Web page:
Thus, in order to create an interpretive community, the presence of some transcendental power
is inevitable. Weber implies, then, that the fanatically anti-fundationalist Fish, once his line of thought
is followed up to its consequences, will land on the firmest fundament.
There is a great deal which should be taken seriously in Weber's criticism on Fish; in fact, most
of his charges may prove to be well-founded. But I strongly disagree with Weber's arguments against
Fish or Royce, though I admit that he is right.
In my view, the strictly logical ad absurdum argumentation which Weber uses can be
legitimately used against Fish, just as it could be turned against Wittgenstein's concept of "form of
life" as a foundation of agreement (what, Weber could ask, is the foundation of this "found of life"?);
for me, however, the question is what Weber is up to. What if he triumphs in demonstrating that no
community of interpretation is possible, that it is theoretically excluded that any such group could be
formed? Is it not itself a sort of query for foundations, a form of fundamentalism or substantialism?
Far from comparing Fish to Wittgenstein, one may pose the same question as Edwards does:
The question is: What sort of explanation of agreement do we expect? What sort of answer to
the question of authority will count as an answer? ... It is perfectly correct that human agreement agreement in judgments, not just in definitions (sec. 242 [in Philosophical Investigations]) - is
fundamental to authoritative discrimination between truth and falsity, but we forget that such
agreement, understood as voluntary human action, is not itself centered and primordial. It too depends
upon something else, what Wittgenstein calls here agreement in "form of life". Our agreement with
one another is not finally voluntary, or self-given; it is the natural result of a whole range of facts over
which we have no control, those "extremely general facts of nature" that constitute the "scene for our
language-game". It is agreement understood as a brute congruence, not as deliberate identity of
affirmation. Agreement there is, to be sure, and that agreement is, as the conventionalist maintains,
fundamental to any of our claims of authority; but pace the conventionalist, that agreement is
ultimately not to be explained by anything that can be represented, pictured, as a metaphysical center
from which everything else flows, like a god or a self or a constitutional convention of selves.
Congruence has no center from which it springs; it is coincidence of outline, nothing more. (Edwards
1990: 229, 230-231)

7. Criticism in the system of interpretive communities

54

Weber, then, seems to use a sort of logic which is not in harmony with his own views. Is it
really fair to contrast Fish's notion of interpretive communities with that of Royce, referring to a
special case of interpretive communities, those of religion - that is, rather, to religious communities?
One may have serious doubts since the latter is dependent, in the first place, on the judgment of the
participants, on their self-determination and self-definition, whereas the interpretive communities Fish
seems to talk about is much more construed, as it were, from outside, by the very interpretation of
those outside the interpretive community. Moreover, it is very hard to find self-defining interpretive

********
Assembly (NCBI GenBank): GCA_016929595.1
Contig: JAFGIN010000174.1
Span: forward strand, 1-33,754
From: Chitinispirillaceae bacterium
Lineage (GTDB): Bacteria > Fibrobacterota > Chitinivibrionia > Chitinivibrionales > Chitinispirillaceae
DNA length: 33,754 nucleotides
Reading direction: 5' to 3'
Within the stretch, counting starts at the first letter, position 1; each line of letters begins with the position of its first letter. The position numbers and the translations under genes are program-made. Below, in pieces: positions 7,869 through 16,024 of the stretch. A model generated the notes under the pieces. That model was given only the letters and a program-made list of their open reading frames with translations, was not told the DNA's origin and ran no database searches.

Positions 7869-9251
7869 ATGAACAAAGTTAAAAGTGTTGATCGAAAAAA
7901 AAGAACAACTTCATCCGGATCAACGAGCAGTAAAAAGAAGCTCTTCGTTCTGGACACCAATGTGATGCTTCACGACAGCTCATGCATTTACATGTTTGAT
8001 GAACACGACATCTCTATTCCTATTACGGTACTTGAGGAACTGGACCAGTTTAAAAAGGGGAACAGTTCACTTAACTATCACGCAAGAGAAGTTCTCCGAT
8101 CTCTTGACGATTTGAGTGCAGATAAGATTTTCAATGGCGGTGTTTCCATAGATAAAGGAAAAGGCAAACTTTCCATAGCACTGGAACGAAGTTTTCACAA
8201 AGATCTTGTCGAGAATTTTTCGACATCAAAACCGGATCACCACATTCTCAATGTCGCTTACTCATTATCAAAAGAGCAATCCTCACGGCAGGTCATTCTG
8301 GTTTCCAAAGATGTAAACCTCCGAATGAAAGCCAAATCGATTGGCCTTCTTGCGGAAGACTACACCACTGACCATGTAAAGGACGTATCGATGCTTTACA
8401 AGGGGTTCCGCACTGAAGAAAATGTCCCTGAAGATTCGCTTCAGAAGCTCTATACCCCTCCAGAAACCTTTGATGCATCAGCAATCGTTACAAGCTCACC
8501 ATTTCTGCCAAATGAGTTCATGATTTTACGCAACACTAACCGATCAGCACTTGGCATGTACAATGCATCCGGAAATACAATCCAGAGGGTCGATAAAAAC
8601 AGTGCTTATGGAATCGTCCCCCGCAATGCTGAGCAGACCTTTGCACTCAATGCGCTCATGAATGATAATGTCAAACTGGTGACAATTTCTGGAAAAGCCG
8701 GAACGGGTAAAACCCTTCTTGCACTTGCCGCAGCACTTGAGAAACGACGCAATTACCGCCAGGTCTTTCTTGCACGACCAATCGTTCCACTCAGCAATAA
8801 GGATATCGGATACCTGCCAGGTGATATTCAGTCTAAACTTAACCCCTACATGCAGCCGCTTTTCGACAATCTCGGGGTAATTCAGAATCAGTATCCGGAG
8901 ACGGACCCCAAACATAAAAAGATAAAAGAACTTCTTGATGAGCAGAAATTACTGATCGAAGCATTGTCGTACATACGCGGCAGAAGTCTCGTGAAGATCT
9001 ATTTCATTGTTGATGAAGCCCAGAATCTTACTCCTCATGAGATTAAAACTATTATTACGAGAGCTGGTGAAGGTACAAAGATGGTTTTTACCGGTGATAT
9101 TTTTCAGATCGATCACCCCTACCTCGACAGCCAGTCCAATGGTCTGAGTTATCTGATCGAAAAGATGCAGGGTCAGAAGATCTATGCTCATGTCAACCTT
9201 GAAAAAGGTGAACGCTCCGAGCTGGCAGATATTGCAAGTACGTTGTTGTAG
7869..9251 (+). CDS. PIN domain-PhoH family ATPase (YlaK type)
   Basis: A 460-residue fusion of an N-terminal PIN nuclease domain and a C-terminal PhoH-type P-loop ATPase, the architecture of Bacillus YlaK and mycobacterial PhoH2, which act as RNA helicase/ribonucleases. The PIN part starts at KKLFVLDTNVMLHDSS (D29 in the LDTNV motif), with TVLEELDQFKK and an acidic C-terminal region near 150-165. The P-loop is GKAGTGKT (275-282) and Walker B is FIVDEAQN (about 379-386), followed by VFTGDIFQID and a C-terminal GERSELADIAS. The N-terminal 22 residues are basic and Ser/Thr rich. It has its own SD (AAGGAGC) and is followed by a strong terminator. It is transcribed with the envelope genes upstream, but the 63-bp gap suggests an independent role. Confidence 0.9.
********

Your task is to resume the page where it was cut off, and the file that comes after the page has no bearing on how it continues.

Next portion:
communities in the field of literature (except some specific cases of literary or critical movements)
when an interpretive community strove for defining itself.

8. History
And there are other problems.
If intellectuals, men and women of letters can be called a group or community of interpretation
(which is, of course, subdivided into a number of smaller groups), then what constitutes such a group
is a question, clearly, of historical nature. For instance, at the birth of literary life in France, the main
organizing element was protectionism:
... protection functioned as the basic principle of literary life. Its presence everywhere in the
reports makes another phenomenon, the literary marketplace, look conspicuous by its absence
(Darnton 1984: 168).
The concept of the interpretive communities can be evoked with reference to their situation;
moreover (and consequently) to the history of this situation. If one decides to handle this notion not as
an abstraction, as a tool or guideline to help in analysis, but as something designing a concrete entity,
this step is more or less inevitable. Samuel Weber, for instance, formulates one of the problems of the
interpretive communities the following way:
If critics are worried today, it is because the "institution" or "community of interpretation" to
which Fish so strongly appeals is no longer simply a unified, undivided community, "within" which
the diversity of individual interpretations take (their) place. Rather, what bothers critics and what
renders literary studies often an inhospitable place to live and work, is the fact that there is no longer a
generally held "set of institutional assumptions", since all such sets have themselves become "the
objects of dispute". ... precisely the more interesting and profound controversies currently animating
and disrupting the "institution" of literary studies cannot be reduced to such shared assumptions; such
debates tend to put into question just what "communication" or "understanding" have traditionally
been held to mean (Weber 1984/1987: 36).
One of the key expressions here is "no longer" and another is perhaps "traditionally". Weber
contrasts here "today" with another stretch of time, left unspecified, where something was present that
is now declared to be missing from our times.
A historical opposition can, theoretically, have two forms, depending on the values attributed to
the two periods to be contrasted: either it may suggest a line of development, a progress which, in